The article originally appeared in the Jan./Feb. edition of INTERNET TELEPHONY.
Reliability and the value associated with it have been stripped from America over the last several decades. This travesty afflicts us all, and it is all in the name of profit.
Those profiting from this include corporations as well as the government.
To be an American was a brand once associated with wealth and prosperity. It carried through to our infrastructure, schools and communications systems. Those things that made us who we were as a nation have become too "expensive" to maintain and have been conveniently gutted of their inherent value.
This is a path we’re all on, whether we know it, and like it, or not – and the results have widespread negative effects.
One of the most unknown thefts of American wealth has come in the form of the removal of all silver from our coins. The U.S. quarter once had real silver in it, until 1964. That’s when the U.S. government realized that fiat currency has no real value and that ultimately the value of the silver in the coin would surpass that of the coin itself.
Silver today is worth $32 per ounce and based on the amount of silver in pre-1964 quarters, which means that the silver in one of those quarters is worth far more than 25 cents. The silver is actually worth $5.89.
The value of copper in a penny has had an identical path in recent years as the value of copper as a base metal has increased. This is why there is no longer any copper in a penny, as there would be value for common people in converting the coins in to metal and selling the metal for a profit. Ironically, that profit comes in the way of more U.S. fiat currency returned to the seller and the reason why the U.S. government made it illegal to melt down U.S. coins.
The base metal copper has also provided real value to common people for more than 100 years in another form: plain old telephone service (POTS) lines. The ingenious design of the public switched telephone network included the use of the copper wire to the home as not only the communications media, but also the conductor of electricity from the DC-powered central office voice switching equipment. This was based on the reality that most homes in the United States lacked electricity and the telephone required electricity to function. Without power, there was no telephone service to sell. Necessity was again the mother of invention.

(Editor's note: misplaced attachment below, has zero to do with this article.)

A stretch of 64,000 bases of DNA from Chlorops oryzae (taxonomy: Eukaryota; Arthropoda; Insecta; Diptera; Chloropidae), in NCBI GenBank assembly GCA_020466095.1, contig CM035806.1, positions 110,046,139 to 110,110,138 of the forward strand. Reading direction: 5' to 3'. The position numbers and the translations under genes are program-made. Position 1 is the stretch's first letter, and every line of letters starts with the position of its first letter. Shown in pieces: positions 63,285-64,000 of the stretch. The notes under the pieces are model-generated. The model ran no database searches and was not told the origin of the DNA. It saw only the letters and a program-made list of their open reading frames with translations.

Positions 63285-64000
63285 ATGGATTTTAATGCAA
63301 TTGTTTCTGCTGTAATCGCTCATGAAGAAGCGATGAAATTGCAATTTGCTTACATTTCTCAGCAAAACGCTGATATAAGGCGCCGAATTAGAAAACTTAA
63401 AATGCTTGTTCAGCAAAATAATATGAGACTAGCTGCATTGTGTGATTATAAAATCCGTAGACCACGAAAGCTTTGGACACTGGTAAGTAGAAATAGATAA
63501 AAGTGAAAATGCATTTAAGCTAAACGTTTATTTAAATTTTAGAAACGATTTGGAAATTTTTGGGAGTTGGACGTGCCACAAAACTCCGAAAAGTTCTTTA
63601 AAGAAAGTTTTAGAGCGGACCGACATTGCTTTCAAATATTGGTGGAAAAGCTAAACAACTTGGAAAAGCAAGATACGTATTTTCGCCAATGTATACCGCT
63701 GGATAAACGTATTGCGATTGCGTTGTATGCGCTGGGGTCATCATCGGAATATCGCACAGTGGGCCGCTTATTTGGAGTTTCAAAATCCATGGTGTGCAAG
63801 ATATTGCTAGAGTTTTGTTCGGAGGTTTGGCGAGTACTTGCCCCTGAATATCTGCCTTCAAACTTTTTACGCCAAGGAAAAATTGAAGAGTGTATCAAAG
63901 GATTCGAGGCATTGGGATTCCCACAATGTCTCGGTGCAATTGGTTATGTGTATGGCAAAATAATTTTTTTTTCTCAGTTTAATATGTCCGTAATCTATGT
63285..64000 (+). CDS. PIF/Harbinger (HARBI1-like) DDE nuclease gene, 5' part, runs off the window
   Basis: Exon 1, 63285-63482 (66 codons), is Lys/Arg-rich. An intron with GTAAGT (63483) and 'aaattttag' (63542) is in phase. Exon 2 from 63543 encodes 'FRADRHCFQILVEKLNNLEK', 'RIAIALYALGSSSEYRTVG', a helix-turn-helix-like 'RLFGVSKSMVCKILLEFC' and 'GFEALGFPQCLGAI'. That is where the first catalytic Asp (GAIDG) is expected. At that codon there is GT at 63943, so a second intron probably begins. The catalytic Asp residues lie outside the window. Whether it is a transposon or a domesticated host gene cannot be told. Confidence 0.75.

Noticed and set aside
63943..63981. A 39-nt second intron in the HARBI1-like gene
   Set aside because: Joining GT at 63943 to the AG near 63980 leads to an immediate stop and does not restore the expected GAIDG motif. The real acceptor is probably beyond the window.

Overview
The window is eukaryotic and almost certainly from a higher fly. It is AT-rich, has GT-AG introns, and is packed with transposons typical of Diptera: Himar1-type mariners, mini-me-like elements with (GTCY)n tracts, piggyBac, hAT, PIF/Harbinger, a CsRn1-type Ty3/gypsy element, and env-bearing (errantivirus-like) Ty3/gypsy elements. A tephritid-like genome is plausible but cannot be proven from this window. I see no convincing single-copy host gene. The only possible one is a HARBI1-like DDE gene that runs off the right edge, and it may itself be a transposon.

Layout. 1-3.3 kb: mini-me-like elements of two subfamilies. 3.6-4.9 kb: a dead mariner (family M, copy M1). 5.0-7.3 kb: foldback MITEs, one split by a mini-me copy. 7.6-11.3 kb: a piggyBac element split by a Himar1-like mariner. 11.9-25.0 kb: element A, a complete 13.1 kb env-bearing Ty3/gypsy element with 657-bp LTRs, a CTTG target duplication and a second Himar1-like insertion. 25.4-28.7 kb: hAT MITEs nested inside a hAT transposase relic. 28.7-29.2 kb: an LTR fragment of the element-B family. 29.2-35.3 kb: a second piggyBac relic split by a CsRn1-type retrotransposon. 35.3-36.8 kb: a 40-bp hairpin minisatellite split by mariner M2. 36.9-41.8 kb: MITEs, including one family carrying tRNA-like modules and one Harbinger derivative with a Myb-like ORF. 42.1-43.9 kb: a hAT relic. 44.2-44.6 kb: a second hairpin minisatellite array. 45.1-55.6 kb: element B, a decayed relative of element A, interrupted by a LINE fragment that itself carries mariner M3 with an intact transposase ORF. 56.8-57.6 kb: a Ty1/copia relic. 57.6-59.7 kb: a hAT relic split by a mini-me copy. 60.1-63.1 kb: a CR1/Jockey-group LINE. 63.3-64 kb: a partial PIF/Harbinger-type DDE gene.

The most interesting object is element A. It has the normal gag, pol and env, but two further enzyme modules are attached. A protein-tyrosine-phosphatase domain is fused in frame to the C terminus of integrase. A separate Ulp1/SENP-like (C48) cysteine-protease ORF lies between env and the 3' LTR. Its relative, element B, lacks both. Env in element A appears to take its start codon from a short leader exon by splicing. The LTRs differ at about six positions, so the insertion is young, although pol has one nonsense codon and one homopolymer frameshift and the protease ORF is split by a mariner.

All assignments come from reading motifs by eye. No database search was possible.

This design, though, also meant in future years when power was brought to the home that in a general utility power outage the telephones would still work, and this meant continued communications to insure the safety and security of the common people. The Bell Telephone Central Office design, and the entire PSTN for that matter, were once revered worldwide as the best in the world for reliability and quality.
Verizon (News - Alert) and AT&T recently have announced their plans to abandon the old copper plant and with it those old notions of inherent reliability and security in favor of fiber optic links to the home and wireless service that eventually fail after battery life is exhausted in a general power outage. This decision is being driven by the bottom line – profit – as the telephone companies no longer want to support the maintenance and repair expense of the copper, but also want to be able to sell new, higher revenue and high-margin, high-speed network services that the copper cannot support.
Telephone service in the U.S. has moved from being a right of every citizen under Universal Service to a luxury where base-level operation can no longer be relied upon.
Yet the less reliable service actually costs the end user more.
This irony has been a day in the making for a long time. Beyond the travesty of lifeline reliability being eliminated, there’s the issue of broadband relief from 2003 that gave the RBOCs protection of their investments in fiber in the form of not having to allow access to the fiber as they did the copper. With the elimination and abandonment of the copper plant and it being replaced with fiber, so goes the value to competitive carriers of being able to use that copper plant to access customers and the value to the customers of being able to use it to access competitively priced services.
With Hurricane Sandy having just passed through New York City and the surrounding suburbs, this aging base metal plant has reached a precious high-point in its reliability value to end users as copper line phones worked during the extended power outage while wireless and fiber-based phone services failed. It is not that mobility doesn't add value to productivity, or that fiber doesn't add value to increased capability, but reliability and its expense is now being pawned off on to the customers as they are being told to create their own back-up plans by having generators, secondary wireless phones, or other means to keep themselves connected during power outages. Even with all of that being placed on the customer, there’s no certainty, as it once existed that the phones will still work when the power does not as it has for decades in this country.
This is a major change to our society, the implications and impacts of which are yet to be fully known. One thing is fully known though, like the copper telephone plant, accountability for the American standard is being abandoned.
Edited by Braden Becker